FORT MYERS, Fla. — With so many new players on the Red Sox roster and a remade coaching staff, introductions around the clubhouse can be hurried in the early days of spring training.
Not for David Ross. When meeting somebody for the first time — whether it’s a new teammate or anybody else with business in the clubhouse — Ross gets out of his chair, extends his hand, and looks the person straight in the eye.
A few questions follow. Ross always takes the time to establish a personal connection.
“The first time I saw him do that, I was impressed. He does it with everybody,” said fellow catcher Dan Butler, who dresses in the locker next to Ross. “It’s not something we all do and we probably should.”
There were many reasons the Red Sox pursued Ross on the first day of unfettered free agency in November. The catcher, who turns 36 in March, has developed a reputation around the game for his skill in calling pitches, throwing out runners, and working smoothly with pitchers.
He also is productive offensively, especially when compared with other backups. Ross hit .269 with an .816 OPS in four seasons with the Braves. He drove in 94 runs in 663 plate appearances.
But the Sox also were attracted to his personality. Part of remaking a last-place club was adding players who felt the team concept was more than some esoteric idea.
“He has a presence around a team,” general manager Ben Cherington said Tuesday. “I think I shot him a text the first chance I could in free agency. We wanted to make it clear that we wanted him.”
Ross was given a two-year contract worth $6.2 million, along with assurances that he would get more playing time than a traditional backup. The Red Sox consider Jarrod Saltalamacchia their primary catcher but see Ross having a significant role.
“It wasn’t a hard decision when Ben started calling and the things he was saying,” Ross said. “I talked to John [Farrell] and a couple of the guys I knew from here. They made it easy with the things they said and what they wanted to do to win and the guys they were trying to put on this team.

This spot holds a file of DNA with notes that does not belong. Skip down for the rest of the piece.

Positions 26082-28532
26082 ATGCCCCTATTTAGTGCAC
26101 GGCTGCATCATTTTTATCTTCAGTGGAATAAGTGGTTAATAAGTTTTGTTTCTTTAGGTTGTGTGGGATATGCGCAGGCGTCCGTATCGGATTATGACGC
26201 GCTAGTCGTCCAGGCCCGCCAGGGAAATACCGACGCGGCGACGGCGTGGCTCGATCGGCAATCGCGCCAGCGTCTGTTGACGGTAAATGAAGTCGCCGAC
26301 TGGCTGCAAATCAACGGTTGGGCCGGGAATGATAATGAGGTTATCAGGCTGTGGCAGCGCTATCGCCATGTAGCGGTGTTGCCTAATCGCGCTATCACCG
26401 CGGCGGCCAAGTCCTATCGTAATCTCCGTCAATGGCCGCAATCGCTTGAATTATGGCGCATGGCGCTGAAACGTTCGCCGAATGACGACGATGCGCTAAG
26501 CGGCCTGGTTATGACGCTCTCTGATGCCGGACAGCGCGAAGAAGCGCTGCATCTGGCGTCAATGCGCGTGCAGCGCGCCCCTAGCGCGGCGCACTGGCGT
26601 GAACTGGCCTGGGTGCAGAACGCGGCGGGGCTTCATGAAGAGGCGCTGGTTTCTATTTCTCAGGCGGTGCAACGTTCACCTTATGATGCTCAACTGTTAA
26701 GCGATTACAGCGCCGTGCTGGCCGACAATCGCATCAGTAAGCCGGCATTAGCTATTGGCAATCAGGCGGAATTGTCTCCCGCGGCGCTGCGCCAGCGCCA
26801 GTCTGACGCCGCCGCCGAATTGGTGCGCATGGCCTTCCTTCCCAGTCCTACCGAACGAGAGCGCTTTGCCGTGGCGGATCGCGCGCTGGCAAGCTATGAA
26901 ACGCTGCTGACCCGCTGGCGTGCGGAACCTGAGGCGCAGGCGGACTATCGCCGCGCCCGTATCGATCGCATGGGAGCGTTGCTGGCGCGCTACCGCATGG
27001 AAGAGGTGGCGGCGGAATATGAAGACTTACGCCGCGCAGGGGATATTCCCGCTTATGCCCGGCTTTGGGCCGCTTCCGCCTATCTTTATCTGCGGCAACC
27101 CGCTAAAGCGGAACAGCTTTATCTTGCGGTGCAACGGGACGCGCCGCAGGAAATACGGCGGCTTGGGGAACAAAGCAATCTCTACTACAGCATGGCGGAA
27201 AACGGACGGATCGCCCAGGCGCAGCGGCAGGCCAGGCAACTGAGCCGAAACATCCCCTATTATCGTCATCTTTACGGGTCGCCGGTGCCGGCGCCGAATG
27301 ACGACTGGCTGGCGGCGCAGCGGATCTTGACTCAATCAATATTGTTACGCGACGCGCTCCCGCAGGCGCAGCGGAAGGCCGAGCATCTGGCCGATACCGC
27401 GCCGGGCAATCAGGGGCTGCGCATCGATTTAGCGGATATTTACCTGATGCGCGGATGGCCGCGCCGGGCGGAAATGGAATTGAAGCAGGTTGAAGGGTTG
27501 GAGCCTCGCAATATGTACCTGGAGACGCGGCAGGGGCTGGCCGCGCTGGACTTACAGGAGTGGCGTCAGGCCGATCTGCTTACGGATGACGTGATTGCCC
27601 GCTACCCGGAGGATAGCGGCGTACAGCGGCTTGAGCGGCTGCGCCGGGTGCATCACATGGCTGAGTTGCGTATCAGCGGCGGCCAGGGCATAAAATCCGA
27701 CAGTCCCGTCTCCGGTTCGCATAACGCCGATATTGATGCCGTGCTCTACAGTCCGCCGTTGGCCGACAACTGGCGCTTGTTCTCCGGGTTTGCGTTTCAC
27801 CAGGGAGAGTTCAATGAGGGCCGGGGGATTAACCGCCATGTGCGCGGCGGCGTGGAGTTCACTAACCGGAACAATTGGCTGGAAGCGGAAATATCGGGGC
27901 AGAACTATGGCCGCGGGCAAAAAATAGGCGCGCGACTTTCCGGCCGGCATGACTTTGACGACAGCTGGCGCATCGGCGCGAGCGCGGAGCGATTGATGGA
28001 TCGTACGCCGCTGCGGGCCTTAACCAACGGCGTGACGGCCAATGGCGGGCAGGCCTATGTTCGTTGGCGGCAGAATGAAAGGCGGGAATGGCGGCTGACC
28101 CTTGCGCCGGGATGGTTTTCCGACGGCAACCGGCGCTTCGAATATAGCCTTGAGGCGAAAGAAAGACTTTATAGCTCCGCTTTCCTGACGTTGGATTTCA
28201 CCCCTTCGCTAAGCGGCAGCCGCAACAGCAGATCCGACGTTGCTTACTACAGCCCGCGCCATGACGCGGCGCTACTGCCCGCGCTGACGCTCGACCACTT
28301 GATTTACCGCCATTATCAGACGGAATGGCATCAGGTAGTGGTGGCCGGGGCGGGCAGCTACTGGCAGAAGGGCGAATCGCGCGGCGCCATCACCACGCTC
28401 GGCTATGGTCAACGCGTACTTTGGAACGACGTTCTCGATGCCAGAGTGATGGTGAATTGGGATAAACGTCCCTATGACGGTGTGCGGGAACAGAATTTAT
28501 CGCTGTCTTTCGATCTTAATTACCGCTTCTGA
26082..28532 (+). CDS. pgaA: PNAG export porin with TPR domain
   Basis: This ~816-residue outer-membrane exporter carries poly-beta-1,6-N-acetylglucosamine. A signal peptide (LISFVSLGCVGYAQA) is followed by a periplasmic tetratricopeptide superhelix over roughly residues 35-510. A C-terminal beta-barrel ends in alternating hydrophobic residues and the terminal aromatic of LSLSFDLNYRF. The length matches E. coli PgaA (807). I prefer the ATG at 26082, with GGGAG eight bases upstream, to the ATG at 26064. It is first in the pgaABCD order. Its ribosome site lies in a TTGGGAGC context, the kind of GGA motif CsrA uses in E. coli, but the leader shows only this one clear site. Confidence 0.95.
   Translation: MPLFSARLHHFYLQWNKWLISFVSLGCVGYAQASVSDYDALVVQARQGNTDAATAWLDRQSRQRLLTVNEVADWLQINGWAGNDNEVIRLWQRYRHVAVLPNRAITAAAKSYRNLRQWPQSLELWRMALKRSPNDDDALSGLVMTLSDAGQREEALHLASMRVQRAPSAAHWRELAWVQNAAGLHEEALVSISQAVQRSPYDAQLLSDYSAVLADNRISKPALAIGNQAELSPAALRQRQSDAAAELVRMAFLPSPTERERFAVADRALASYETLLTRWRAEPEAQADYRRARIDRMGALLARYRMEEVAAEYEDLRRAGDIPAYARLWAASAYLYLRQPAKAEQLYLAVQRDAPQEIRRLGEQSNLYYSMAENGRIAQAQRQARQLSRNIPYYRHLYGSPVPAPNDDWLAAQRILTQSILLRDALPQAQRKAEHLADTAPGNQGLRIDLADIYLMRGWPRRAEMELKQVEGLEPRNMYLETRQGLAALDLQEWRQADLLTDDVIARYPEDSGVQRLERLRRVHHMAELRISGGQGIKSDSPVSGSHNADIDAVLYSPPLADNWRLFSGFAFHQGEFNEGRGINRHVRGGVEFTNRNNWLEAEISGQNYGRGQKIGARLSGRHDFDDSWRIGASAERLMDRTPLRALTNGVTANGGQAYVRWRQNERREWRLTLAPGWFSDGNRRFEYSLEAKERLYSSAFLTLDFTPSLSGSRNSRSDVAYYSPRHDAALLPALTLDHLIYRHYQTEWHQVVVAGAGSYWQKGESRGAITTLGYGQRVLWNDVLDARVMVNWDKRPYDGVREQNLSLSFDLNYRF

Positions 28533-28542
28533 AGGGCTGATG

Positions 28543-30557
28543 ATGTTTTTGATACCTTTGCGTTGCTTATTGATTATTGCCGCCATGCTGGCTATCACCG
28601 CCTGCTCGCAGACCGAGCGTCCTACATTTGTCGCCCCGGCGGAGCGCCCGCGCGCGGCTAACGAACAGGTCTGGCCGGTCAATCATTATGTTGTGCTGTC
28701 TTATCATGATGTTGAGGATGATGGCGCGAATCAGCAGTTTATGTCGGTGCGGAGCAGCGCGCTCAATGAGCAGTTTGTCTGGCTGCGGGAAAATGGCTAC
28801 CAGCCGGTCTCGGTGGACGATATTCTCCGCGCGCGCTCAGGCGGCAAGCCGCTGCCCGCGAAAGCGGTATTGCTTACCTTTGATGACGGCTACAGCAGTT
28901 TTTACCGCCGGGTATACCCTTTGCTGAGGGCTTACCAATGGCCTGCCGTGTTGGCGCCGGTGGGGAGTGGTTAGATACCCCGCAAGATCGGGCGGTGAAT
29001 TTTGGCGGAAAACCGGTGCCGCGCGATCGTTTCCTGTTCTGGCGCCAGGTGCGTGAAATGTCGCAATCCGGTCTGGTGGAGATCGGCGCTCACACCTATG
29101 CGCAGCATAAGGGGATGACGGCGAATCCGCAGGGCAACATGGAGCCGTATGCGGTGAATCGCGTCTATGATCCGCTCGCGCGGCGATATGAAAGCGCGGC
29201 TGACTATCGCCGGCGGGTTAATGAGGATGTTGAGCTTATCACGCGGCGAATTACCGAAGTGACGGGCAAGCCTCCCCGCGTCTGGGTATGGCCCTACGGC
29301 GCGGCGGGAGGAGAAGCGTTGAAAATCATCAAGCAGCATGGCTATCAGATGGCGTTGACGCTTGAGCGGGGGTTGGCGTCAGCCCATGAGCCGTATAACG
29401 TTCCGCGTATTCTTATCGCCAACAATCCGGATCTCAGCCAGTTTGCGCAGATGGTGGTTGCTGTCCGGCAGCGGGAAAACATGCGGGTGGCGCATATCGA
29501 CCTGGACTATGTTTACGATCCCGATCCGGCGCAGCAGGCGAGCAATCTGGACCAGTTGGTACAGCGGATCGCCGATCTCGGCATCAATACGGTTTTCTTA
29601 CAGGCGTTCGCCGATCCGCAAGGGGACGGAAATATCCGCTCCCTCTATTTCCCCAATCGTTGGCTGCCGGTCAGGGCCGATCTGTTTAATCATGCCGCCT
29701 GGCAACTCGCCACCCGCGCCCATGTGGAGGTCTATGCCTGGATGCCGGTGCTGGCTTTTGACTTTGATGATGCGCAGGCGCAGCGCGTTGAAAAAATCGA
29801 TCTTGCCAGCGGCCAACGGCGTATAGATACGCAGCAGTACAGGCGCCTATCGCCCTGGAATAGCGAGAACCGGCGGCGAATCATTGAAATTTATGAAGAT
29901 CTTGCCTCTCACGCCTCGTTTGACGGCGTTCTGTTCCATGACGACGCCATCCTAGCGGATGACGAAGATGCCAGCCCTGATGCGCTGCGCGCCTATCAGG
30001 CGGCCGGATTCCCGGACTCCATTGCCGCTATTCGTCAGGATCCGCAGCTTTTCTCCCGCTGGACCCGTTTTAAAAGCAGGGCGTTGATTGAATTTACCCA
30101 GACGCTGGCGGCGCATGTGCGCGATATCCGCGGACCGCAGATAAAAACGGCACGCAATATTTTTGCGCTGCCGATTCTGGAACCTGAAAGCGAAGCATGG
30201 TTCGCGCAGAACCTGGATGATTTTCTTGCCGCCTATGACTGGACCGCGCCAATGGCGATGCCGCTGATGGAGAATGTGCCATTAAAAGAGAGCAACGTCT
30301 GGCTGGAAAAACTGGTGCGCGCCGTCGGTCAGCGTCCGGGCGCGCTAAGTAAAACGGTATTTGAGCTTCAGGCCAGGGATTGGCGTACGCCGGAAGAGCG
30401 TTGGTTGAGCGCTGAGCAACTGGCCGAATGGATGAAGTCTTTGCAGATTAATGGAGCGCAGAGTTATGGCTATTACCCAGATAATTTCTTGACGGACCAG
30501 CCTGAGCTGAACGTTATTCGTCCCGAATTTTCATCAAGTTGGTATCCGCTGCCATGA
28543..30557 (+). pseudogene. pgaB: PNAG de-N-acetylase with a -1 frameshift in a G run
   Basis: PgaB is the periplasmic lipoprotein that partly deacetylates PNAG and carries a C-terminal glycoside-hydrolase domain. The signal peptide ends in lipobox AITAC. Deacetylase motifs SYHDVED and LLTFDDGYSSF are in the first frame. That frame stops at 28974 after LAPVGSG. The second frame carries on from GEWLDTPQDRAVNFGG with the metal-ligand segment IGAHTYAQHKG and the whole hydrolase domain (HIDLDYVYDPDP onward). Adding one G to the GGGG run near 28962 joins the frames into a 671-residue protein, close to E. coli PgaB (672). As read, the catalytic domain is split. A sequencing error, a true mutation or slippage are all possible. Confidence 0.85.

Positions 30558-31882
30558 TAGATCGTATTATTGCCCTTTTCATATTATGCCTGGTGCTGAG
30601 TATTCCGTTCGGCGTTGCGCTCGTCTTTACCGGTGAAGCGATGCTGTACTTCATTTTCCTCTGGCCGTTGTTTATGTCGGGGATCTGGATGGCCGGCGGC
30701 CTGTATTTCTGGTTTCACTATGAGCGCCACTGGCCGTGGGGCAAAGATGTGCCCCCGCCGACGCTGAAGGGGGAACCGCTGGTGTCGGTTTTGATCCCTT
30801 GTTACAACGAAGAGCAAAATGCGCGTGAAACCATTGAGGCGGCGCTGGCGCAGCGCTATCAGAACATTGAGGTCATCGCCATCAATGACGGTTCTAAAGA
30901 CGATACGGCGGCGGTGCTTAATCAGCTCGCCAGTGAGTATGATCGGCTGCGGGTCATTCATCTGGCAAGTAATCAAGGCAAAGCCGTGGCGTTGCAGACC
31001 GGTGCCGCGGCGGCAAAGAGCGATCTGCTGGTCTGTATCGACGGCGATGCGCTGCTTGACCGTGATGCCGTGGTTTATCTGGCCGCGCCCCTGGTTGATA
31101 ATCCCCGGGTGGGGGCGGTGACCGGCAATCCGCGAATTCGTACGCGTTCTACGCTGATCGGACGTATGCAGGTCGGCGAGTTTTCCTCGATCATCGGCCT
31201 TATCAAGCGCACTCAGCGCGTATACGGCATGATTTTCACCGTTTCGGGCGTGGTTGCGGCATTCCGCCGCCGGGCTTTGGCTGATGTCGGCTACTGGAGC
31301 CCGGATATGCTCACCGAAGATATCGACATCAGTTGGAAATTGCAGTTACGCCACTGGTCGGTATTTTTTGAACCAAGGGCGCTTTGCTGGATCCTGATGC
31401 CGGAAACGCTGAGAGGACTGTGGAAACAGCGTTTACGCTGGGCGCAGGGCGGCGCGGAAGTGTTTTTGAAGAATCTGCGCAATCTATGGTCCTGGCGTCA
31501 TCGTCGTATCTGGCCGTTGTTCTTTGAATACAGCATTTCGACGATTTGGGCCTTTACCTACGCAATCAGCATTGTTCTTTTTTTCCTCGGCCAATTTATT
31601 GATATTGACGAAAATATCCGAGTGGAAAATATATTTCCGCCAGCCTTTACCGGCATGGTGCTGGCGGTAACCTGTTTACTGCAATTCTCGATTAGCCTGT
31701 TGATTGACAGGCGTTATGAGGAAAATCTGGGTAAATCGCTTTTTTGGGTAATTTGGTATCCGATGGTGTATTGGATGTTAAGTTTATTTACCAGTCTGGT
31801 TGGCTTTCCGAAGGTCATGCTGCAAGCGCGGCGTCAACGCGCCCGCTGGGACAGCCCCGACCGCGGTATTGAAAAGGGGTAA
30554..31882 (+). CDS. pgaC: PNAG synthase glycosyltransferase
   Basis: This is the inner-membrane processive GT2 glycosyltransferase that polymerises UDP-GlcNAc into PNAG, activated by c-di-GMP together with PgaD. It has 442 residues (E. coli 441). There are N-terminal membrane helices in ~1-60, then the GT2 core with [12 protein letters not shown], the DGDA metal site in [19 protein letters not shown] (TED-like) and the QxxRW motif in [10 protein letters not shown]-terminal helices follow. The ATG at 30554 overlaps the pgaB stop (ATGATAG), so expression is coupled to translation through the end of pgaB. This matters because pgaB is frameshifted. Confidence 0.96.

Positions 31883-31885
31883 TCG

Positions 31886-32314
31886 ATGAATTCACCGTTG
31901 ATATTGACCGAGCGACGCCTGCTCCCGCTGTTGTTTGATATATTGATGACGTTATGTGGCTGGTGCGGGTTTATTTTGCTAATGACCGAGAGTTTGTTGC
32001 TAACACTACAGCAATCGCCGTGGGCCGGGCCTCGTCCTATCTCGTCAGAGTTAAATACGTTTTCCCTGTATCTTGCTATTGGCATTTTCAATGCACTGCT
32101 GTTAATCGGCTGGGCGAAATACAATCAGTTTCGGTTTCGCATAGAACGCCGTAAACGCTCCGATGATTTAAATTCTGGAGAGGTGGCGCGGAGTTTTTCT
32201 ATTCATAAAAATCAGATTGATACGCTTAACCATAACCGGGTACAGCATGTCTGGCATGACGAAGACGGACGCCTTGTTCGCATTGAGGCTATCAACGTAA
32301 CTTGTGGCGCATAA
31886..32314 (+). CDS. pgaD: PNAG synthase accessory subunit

“They really liked me as a complete player, which makes you feel good. My catching, my throwing, my calling the game along with my offense, everything I bring to a team. I appreciated that they saw that. There were a lot of teams involved, but I could tell that I was a priority here and that’s all you want as player.”
The Sox knew Ross from the few weeks he spent in the organization in 2008. But they dug deeper, talking to teammates and coaches about what kind of person he was.
“You make a lot of phone calls behind the scenes,” said assistant GM Mike Hazen. “Teammates, coaches, past organizations, people in the clubhouse. It’s not foolproof, but you get a lot of information making calls. We had some first-hand knowledge of him, too.”
After eight days of workouts, Sox pitchers have come to appreciate how Ross works.
“It’s all positive,” Clay Buchholz said. “He’s getting to know us and finding out what works. You heard a lot of good things because word gets around and it was all true.”
Said Farrell: “An encouraging catcher, and encouraging from the standpoint of encouraging the pitcher. Just talking to the guys that have thrown to him, there’s such positive feedback on the interactions they’ve had, either after a bullpen or while they’re actually throwing their pen, just on David’s comments in between pitches.
“He engages every guy he catches and I think that pitchers feel that connection and they feel the support from him, and that’s one of the things that makes him so valuable to get the most out of a given pitcher.”
Farrell hasn’t determined how much Ross will play, other than to say he will not work as a personal catcher for one of the starters. That the switch-hitting Saltalamacchia hits righthanders much better than lefthanders will come into play.
“David is more capable than a traditional backup catcher, 35 or 40 games,” Farrell said. “There’s no number of games earmarked, though.”
What could ease the situation is the relationship Saltalamacchia is building with Ross. He did not take the addition of a veteran catcher as a threat.
“If you want to win and get to the playoffs, you have to have that depth,” Saltalamacchia said. “David is not an ego guy; he’s a nice, bright person.
“To be able to work with him, I’m excited. I want to learn as much as I can. It’s still a learning process for me. He’s going to talk to me a lot. It’s a good atmosphere here. We have two guys who can help each other out.”
For the next 5½ weeks, Ross will focus on gathering his own information on the pitchers he will work with.
“That’s the most important part about spring training for me, the catching,” he said. “You need to learn what those guys like to do. Getting in games, I like pitchers to shake me off early on just so I can get in their brain and see what they like to throw and how they like to work a hitter when they’re on the mound.
“Those are the kind of things spring training is for. You learn the guys, what pitches they can throw for strikes and what they’re working on. You learn their keys and the words you can say to them. Because in June you can remember what you said in spring training and get them back on track.”